The options trading process requires basic knowledge about its specific instruments and terminology. There are a lot of terms and financial tools that you need to study carefully in order to understand the role of each player and to determine the chances of making money in this field. This piece of writing will take you closer to the options world.
What is an Option?
An option contract confers the right to buy or sell an asset with a predetermined price by a set date. Usually, the assets traded are stocks. There are two parties involved in the trading process: the buyer, known as the holder, who has to decide if he wants to exercise his right or not, and the seller, called the writer, who is obliged by the contract terms to complete the option transaction if the buyer makes the decision to use his right. Contrary to European options, American options can be exercised at any time up until their expiration date.
Types of Options
The call option allows the holder to buy the underlying stock at a particular price, called strike price, before the fixed period of time expires and obliges the writer to sell the stock at the strike price if the holder exercises the option. The holder of a put option has the right to sell the asset at the specified price during the established period of time, while the writer has to purchase the underlying security at the strike price if the holder executes the option. In both cases, the writer receives a premium, which is paid by the holder, for taking the risks related to the obligation.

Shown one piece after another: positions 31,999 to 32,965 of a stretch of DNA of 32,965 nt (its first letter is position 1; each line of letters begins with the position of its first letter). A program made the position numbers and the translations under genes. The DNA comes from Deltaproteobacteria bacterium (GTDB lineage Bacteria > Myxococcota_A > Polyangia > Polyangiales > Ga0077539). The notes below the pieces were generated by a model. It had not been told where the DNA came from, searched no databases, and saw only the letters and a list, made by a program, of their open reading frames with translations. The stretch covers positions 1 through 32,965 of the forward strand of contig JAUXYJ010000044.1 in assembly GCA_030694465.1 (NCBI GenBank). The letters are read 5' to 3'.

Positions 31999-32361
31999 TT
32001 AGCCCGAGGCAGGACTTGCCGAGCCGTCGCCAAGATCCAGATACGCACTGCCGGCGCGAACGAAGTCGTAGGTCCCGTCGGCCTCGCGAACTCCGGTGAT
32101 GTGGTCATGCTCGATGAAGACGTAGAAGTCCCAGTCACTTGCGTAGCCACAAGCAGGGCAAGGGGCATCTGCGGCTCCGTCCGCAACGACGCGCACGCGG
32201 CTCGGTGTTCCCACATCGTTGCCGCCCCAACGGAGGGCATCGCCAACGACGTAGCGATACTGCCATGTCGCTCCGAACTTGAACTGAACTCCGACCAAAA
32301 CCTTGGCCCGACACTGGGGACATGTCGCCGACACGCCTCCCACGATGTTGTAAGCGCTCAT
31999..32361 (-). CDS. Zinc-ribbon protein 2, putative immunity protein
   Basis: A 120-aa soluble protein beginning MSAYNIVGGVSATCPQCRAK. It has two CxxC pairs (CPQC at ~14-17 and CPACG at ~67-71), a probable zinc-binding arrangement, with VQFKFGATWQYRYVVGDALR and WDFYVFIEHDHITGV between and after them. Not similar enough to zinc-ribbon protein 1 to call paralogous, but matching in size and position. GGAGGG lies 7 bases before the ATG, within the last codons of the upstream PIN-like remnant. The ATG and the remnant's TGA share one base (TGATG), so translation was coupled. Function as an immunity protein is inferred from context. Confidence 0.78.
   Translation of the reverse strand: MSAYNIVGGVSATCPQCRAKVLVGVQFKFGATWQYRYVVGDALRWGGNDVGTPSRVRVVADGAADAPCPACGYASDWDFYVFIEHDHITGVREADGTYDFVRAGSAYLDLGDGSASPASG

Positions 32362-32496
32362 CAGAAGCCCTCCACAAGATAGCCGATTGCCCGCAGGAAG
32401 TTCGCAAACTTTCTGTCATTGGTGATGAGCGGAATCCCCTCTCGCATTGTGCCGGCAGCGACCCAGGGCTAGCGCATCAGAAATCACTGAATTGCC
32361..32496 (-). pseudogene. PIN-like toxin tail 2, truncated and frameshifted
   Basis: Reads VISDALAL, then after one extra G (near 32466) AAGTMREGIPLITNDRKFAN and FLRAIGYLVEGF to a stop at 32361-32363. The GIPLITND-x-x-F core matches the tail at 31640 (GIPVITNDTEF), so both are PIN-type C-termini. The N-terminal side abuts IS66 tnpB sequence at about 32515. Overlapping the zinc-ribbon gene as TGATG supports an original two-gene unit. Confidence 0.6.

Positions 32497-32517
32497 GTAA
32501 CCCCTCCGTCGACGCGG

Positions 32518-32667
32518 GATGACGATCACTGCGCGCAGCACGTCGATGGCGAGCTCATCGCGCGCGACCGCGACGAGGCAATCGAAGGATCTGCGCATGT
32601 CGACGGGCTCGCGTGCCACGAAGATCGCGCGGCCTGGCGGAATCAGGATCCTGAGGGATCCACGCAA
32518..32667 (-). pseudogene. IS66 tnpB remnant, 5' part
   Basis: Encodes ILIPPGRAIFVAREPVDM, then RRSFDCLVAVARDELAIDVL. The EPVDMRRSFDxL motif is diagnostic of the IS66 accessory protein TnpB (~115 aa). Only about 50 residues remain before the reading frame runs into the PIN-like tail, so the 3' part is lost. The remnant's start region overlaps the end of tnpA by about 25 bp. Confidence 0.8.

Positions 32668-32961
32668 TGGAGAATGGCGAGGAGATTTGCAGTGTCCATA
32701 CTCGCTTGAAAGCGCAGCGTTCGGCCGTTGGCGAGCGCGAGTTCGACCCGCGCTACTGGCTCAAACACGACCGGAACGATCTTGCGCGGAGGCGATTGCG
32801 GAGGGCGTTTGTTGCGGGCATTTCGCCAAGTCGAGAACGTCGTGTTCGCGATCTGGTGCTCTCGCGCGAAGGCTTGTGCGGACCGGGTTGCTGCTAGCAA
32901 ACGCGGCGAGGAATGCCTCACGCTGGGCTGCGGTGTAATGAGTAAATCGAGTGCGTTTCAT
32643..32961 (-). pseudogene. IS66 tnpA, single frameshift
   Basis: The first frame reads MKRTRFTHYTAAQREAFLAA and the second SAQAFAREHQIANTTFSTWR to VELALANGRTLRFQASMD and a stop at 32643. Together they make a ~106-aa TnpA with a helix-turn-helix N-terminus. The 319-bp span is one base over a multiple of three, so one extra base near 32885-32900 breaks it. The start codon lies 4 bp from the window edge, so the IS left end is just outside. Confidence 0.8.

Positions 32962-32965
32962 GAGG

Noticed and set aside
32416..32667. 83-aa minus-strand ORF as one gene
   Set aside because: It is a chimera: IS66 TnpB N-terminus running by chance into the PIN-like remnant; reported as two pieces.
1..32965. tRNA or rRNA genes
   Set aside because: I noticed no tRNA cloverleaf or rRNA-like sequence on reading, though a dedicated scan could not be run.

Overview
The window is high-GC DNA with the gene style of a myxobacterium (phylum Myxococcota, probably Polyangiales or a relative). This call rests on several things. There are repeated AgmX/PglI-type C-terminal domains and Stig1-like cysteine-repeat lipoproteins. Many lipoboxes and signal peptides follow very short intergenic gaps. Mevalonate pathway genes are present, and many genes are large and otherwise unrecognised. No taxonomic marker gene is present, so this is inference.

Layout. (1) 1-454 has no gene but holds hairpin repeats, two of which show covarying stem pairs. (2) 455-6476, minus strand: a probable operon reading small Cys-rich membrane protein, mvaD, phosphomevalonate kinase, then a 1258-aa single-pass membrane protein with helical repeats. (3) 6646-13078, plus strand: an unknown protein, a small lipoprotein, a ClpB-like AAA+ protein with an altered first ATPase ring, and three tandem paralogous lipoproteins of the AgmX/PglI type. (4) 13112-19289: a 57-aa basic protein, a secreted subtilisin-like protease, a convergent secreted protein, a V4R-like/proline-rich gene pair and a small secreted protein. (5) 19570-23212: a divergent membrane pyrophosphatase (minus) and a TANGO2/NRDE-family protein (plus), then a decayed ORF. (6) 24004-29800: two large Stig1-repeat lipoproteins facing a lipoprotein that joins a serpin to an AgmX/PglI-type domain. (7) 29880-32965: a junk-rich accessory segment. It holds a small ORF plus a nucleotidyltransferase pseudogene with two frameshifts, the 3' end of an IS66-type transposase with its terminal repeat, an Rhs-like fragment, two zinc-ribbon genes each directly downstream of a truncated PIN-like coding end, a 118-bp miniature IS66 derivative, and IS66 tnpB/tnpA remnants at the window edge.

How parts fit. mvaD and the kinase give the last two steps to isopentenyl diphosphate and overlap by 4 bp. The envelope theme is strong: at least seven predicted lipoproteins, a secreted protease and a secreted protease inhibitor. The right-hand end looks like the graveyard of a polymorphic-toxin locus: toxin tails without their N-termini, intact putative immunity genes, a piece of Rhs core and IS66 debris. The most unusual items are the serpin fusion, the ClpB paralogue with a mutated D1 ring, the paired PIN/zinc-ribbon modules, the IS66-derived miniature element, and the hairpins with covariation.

Cash Account and Margin Account
If you have just started to learn options trading, you should be aware that it takes time to deal with all the new information. The first step is to open a trading account with a firm specialising in brokerage. Your broker will be authorised to buy or sell securities on your behalf. You have two categories of accounts to choose from: the cash account and the margin account. With a cash account, you only have the effective cash at your disposal to pay for stocks and trades. With a margin account, on the other hand, you can use the stocks you own to get funds from the brokerage for new purchases. There is a minimum deposit necessary to open a trading account, which is regulated by margin account laws. The deposit for a cash account depends on the policies of the brokerage company.
These days, online brokerages tend to take the place of traditional phone discussions with human brokers. Using advanced interfaces, online brokerages can process thousands of orders at the same time with higher accuracy and lower costs. However, when you are a beginner it is more desirable to interact with a real broker in order to get the most out of the experience and utilise the knowledge that he has acquired over time.